• Cruise lines often offer military rates as a thank-you to our American heroes. Carnival Cruises is currently offering a seven day Caribbean cruise the last week of the month for military families at the rate of only $379/person. Norwegian offers 10% off for military cruisers. Royal Caribbean will offer a military discount not only to the service member, but also to a spouse if the military member is currently deployed.
  • If you have a flexible schedule, there are many options for last minute booking where you will get seriously discounted cruises. Carnival offers a “Pack and Go” deal where you book approximately the month or less before the sail date and save about 35% – making a ten day cruise departing on February 20th only $544. Princess Cruises has the “Drop and Go” program with cruise bargains changing every week – currently there is a 7-day Western Caribbean cruise departing from Houston for only $499, a 7-day California Coastal cruise from Los Angeles for $579, a 7-day Eastern Caribbean cruise from Ft. Lauderdale in an large upgraded balcony stateroom for $899, and a 7-day California Costal cruise from San Francisco in a large upgraded balcony stateroom for $799. Many cruises can be booked at a steep discount on travel booking websites, as well.
  • Finally, of course, there is a credit card option for discounted cruising. There are cruise-line affiliated credit cards for six lines – Carnival, Royal Caribbean, Disney, Holland America, NCL, and Princess Cruises. Pointes can be accrued and cashed in for free/discounted cruises, onboard upgrades and amenities, etc. The only card with an annual fee is Disney, and the fee is less than $50. APR’s are all less than 21%. These cards aren’t nearly as good of a deal as airline credit cards. The better option is to get a non-affiliate credit card that allows rewards to be spent on cruises – the Barclaycard Arrival, Chase Sapphire Preferred, American Express Blue Sky Preferred, or Bank Americard Travel Rewards.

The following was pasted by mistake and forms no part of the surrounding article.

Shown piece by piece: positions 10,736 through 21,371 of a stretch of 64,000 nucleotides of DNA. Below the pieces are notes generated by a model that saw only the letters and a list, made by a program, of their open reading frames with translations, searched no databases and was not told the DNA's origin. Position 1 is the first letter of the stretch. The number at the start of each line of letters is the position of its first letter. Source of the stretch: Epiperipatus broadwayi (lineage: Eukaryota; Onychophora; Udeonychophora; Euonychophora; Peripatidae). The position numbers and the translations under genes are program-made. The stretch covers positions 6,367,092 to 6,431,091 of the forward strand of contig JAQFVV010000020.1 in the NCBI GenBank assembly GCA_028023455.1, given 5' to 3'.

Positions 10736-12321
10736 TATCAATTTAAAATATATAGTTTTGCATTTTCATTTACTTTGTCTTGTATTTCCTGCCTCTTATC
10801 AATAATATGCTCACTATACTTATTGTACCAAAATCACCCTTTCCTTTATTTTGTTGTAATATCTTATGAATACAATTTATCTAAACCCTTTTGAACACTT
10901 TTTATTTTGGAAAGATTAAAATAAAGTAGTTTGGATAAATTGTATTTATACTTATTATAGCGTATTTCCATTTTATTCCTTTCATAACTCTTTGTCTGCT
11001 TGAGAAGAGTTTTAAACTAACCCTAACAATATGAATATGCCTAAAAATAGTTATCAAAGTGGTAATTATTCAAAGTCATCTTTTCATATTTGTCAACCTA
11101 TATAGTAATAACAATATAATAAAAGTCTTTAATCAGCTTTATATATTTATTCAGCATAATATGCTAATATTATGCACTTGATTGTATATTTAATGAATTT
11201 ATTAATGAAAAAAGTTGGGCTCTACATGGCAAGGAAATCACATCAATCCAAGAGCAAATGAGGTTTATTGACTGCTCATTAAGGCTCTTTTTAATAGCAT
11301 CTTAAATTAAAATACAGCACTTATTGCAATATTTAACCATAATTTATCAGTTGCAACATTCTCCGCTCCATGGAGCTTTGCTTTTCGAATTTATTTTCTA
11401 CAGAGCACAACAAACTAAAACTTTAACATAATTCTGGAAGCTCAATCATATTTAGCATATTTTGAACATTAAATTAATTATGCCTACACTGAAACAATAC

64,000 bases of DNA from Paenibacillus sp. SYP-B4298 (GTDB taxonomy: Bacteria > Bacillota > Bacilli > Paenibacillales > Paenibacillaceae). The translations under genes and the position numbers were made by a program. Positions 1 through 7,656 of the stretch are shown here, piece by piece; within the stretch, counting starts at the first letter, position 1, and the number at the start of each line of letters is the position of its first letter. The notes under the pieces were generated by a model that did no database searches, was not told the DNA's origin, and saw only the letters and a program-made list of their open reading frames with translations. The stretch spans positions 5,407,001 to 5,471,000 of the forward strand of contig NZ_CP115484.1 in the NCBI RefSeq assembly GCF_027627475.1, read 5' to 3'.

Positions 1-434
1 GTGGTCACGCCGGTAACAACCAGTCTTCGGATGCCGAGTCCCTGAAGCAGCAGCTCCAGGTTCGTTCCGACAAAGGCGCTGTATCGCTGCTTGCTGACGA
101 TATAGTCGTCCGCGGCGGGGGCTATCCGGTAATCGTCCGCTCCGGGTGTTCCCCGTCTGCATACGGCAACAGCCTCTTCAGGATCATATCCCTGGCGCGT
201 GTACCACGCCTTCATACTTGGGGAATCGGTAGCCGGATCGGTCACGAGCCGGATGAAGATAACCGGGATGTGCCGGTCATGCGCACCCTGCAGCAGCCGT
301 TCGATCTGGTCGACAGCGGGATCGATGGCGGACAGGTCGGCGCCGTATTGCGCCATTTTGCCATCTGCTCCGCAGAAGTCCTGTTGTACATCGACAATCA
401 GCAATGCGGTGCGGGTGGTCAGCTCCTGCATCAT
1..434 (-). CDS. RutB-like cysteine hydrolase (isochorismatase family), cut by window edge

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I hope this introduction to cruises, expenses, and discounts helps plan your next vacation! If you want to take a break from figuring out where to go, how to fly, where to stay, and how to get there – cruising might be the perfect vacation for you.